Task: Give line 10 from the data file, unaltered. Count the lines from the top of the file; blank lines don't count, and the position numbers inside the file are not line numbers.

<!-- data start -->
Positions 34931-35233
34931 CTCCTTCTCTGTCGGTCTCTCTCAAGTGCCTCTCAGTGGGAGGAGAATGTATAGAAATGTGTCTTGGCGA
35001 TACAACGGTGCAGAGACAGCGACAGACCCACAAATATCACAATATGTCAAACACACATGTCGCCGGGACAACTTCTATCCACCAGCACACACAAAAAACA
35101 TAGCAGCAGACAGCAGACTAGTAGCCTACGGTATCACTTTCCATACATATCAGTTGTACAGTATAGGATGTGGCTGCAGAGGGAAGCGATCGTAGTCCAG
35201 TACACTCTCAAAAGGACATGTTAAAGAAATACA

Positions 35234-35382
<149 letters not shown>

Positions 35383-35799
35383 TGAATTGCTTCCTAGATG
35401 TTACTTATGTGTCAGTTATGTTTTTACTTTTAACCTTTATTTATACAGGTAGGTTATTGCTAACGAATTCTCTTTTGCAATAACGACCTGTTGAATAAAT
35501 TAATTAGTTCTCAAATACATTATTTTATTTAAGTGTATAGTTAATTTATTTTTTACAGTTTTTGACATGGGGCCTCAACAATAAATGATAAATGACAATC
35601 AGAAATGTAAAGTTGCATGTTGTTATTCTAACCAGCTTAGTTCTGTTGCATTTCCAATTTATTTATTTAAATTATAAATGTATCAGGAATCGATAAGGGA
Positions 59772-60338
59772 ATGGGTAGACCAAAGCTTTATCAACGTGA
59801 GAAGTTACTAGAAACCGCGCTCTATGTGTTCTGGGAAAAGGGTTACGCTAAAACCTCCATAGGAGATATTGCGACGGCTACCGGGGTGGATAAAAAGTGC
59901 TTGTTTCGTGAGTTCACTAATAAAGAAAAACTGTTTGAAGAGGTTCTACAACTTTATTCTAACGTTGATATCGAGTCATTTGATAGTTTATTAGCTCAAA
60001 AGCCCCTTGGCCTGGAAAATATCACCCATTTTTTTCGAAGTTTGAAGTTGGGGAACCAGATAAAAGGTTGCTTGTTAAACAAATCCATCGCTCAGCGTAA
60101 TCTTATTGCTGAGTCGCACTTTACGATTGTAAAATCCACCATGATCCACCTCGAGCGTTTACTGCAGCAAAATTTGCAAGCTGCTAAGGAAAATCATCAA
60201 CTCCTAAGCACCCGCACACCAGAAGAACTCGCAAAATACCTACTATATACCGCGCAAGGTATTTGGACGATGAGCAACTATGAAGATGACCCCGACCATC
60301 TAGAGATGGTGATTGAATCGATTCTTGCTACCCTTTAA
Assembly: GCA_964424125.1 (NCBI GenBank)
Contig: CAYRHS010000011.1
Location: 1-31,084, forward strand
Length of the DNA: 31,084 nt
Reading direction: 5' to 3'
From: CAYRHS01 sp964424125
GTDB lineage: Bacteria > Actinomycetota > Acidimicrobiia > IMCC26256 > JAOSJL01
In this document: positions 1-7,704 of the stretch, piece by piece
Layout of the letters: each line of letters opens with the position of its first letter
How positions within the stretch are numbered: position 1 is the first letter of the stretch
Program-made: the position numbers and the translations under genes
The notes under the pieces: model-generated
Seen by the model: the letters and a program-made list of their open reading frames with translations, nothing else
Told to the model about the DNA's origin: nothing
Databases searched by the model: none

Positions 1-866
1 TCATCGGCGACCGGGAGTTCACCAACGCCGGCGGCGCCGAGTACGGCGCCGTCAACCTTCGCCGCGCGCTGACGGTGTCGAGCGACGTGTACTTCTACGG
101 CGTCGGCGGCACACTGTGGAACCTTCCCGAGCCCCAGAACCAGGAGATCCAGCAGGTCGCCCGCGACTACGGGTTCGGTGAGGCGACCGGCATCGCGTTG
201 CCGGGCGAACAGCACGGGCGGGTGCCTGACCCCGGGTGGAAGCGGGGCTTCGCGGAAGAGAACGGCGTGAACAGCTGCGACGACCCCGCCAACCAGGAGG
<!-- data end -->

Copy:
35401 TTACTTATGTGTCAGTTATGTTTTTACTTTTAACCTTTATTTATACAGGTAGGTTATTGCTAACGAATTCTCTTTTGCAATAACGACCTGTTGAATAAAT